Kazooman, very good observation. At this point it doesn’t have a lock but I have one in mind that will be very simple. I’ll post a short youtube video soon, probably this weekend. I really haven’t had a problem yet but vibration from the router will undoubtedly make the adjustment move giving enough time.

Thanks for asking.

Just a quick word about my objective here. Most people have made great suggestions and comments but a few have been very critical and one guy even called this lift “stupid” or more exactly he said “people would be stupid to buy this lift”. Being critical is fine and in fact I welcome suggestions for improvement (like yours) but some people get some kind of enjoyment out of being hateful. I envision Lumberjocks as a place to make friends and cooperate. Anyway, back to my objective. I think I have a fantastic idea here. I wanted to make a reliable lift mechanism for a lift top router table (which in my opinion is the very best type) and offer basic plans for a router table that would be suitable for the lift. Knowing that half the fun of woodworking is working from the ideas of other and improving on them I purposely did not make a fully refined design.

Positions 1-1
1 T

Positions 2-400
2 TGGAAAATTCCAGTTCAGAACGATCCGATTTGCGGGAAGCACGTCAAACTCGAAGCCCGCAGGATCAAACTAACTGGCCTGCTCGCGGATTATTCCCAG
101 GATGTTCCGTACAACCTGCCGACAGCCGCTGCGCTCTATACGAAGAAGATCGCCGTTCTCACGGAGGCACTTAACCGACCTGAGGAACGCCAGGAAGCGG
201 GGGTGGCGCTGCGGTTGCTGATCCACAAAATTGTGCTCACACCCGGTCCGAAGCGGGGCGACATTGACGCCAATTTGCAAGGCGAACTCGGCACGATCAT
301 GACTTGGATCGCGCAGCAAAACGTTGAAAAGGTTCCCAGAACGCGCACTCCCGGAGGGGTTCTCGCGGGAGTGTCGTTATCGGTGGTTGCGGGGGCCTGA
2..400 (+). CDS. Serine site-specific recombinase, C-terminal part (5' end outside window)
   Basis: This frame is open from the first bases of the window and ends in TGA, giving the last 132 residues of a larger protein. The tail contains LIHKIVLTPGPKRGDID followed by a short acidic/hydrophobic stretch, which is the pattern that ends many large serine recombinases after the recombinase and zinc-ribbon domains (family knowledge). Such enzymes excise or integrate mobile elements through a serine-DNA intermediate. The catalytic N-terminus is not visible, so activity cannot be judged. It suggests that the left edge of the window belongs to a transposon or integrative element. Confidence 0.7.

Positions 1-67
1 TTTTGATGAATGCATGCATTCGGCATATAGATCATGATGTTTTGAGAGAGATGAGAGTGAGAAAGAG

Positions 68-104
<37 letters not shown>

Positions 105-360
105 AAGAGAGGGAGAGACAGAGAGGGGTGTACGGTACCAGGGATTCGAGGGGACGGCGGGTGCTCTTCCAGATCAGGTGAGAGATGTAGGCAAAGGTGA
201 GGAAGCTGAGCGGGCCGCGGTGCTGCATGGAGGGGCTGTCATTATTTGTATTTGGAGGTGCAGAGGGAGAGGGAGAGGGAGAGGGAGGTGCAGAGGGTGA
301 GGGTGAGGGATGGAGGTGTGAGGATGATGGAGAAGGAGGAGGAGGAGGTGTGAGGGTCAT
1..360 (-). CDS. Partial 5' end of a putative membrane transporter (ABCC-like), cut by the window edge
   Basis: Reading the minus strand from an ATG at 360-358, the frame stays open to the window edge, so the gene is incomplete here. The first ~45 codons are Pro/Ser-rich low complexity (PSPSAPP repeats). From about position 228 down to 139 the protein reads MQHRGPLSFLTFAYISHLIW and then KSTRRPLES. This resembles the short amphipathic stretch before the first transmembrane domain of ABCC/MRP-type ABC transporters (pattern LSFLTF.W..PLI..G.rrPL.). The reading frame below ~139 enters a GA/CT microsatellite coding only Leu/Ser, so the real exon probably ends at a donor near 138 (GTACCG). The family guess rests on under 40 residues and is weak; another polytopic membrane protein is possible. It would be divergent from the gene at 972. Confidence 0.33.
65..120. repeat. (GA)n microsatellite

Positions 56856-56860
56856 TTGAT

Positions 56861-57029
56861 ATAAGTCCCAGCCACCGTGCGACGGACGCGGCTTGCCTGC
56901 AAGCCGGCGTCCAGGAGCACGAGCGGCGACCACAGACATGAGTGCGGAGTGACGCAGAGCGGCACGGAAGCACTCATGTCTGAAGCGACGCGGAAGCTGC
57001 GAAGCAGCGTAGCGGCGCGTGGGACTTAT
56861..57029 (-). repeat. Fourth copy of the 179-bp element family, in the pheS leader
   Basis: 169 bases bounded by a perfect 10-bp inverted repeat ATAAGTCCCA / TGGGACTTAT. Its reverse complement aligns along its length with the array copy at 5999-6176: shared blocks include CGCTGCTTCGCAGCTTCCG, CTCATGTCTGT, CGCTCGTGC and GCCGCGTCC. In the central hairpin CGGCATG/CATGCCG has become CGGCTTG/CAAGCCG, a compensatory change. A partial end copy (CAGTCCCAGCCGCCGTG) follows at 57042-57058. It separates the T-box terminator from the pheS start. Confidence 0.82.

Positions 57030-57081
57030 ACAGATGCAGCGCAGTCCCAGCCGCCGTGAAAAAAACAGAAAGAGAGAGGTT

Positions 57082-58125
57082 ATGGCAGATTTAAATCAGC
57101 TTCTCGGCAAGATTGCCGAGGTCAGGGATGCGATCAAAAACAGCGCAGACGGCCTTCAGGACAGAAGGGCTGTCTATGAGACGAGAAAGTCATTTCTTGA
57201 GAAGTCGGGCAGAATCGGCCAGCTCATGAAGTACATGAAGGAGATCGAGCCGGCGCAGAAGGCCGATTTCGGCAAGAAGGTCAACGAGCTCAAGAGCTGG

So I feel like the table is a good sound design but there is all kinds of other ways to make a table and also many ways to make improvements on my design. Shelves, doors, walnut trim, a better fence system, dust collection on the bottom as well as the top, formica on the top etc etc…

So I’m not being critical of anyone in this conversation, I’m saying thanks for the constructive comments and KEEP THEM COMING!

My other objective was to make a little money to feed my woodworking addiction but so far this hasn’t happened :o(

I’m not looking for pity but certainly I’m looking for suggestions to make a more attractive product! The only thing I see in my lift that people might not really like it the use of hose clamps to hold the router. I was kind of bothered by this myself but to be very honest it works exceptional, makes the lift very versatile and doesn’t add much to the cost. Bottom line, it’s simple and effective.